Don’t praise yourself or berate yourself for your performance. Have an open mind and heart, and have compassion for yourself. For some, this is one of the most challenging aspects of meditation. Do not let yourself get too attached to how well or poorly you do each meditation. This can be an important lesson in itself. Simply, do it.

7. Commitment.. discipline brings freedom

Daily meditation sounds simple but it can be harder to put into practise each day. Studies have shown that a regular practice has benefits after just 8 weeks.2

Whether you find it easy or hard, keep on practising. If you miss a day, don’t worry, start again the next day. Each day is a new beginning.

Why do it everyday? Because most of us need reminding each day that we have a peaceful and joyful place to go inside us. The world carries on and we benefit by stepping out of that fantastic madness, to be reminded that we have a spark of the divine within us, and that we can shed any heaviness that we collect.

When one stops and is still, we allow ourselves to become aware of what is going on with us; with our bodies, minds and our emotions. Things that perhaps we ignore as we get through our to-do list and deal with the challenges of everyday life.

Some people find they need to commit to a designated time of the day for meditating, like exercising. For instance, they might schedule it in each morning at 6am or 7pm at night, making it part of their routine.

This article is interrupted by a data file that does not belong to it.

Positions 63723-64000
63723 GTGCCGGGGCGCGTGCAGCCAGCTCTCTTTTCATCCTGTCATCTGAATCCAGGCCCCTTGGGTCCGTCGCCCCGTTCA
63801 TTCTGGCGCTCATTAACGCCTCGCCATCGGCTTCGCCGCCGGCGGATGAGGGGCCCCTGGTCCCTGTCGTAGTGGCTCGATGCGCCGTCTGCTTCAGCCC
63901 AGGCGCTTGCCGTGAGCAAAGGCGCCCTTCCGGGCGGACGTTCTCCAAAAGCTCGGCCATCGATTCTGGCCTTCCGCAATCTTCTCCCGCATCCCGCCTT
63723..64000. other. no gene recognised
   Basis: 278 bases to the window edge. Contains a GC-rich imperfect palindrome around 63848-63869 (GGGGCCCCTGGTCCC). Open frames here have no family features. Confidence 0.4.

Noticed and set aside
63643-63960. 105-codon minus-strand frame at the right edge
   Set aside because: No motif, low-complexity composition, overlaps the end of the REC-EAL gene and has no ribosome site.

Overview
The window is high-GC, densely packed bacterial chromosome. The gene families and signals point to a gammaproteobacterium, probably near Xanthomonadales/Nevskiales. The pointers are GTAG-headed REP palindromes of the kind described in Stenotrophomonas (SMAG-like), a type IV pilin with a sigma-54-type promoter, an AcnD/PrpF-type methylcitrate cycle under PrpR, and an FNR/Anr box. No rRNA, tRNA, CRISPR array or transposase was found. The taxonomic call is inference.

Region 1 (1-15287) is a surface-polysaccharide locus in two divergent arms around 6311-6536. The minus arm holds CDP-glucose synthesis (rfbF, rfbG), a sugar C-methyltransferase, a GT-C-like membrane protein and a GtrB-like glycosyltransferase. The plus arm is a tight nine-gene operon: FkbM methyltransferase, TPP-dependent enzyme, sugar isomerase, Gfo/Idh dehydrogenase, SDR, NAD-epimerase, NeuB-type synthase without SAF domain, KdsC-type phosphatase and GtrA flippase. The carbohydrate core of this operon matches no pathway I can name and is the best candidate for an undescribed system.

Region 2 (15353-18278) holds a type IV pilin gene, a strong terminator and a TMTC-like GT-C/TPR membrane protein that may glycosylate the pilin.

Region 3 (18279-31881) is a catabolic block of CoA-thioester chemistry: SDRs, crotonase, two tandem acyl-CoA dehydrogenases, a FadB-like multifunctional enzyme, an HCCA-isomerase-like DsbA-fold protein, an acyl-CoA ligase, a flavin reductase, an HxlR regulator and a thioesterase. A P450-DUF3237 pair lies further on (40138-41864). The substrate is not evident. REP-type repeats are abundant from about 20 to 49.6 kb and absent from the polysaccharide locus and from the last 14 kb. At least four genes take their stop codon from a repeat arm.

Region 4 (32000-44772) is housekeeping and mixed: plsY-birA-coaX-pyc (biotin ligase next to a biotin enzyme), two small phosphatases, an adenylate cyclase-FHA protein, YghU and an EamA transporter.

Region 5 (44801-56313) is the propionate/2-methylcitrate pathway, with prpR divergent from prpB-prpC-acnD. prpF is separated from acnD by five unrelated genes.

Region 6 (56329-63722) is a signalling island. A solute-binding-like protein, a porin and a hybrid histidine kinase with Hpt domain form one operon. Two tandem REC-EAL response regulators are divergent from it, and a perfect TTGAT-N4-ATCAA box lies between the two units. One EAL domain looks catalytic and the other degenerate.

Others have a weekly group practice, in addition to their private practice, to help with accountability. They also enjoy sharing their experiences with others and gain insights from verbalising their experiences. Having a good meditation teacher is like a personal fitness trainer who helps you work on your skills, work through what you experience, and also helps with your commitment.

The more you practise and work on your meditation skills, more freedom will open up within your life. People talk about a space opening up after you meditate. It can be like shedding layers of heaviness, and then a clear space opens up for creativity or for simply noticing other things around you. It can feel a like a restart button, you can feel refreshed, calmer, like a newer version of yourself.

8. Need proof? How do you know it’s working?

Many have found the benefits of a regular meditation practice range from feeling relaxed and joyful, feeling less stressed, dealing with stress more easily, better decision-making, reducing blood pressure, boosting the immune system, feeling more empathy, increasing the ability to focus, and enhanced creativity. Some report that it completely transforms their lives for the better.

Buddhist traditions claim that meditation decreases psychological distress and promotes well-being.3

For me, meditation is centring and grounding, relaxing and enlightening. I find that the quiet time, even if it’s just for my self-agreed minimum of 10 min, allows me to refresh and gain perspective. It calms my emotions, even if I’m simply using the mindfulness technique of focussing on my breathing.

The brain needs looking after, just like our bodies need nurturing. The healthier our mind, the more enjoyable our life.

If you need scientific proof of the benefits of meditation, there are many articles and studies on meditation and mindfulness.

Overall, it would be fair to say that most people who practise meditation find it is beneficial, leading them to feeling happier, and better able to deal with life’s ups and downs. It should be noted that some people are recommended to approach meditation with caution. *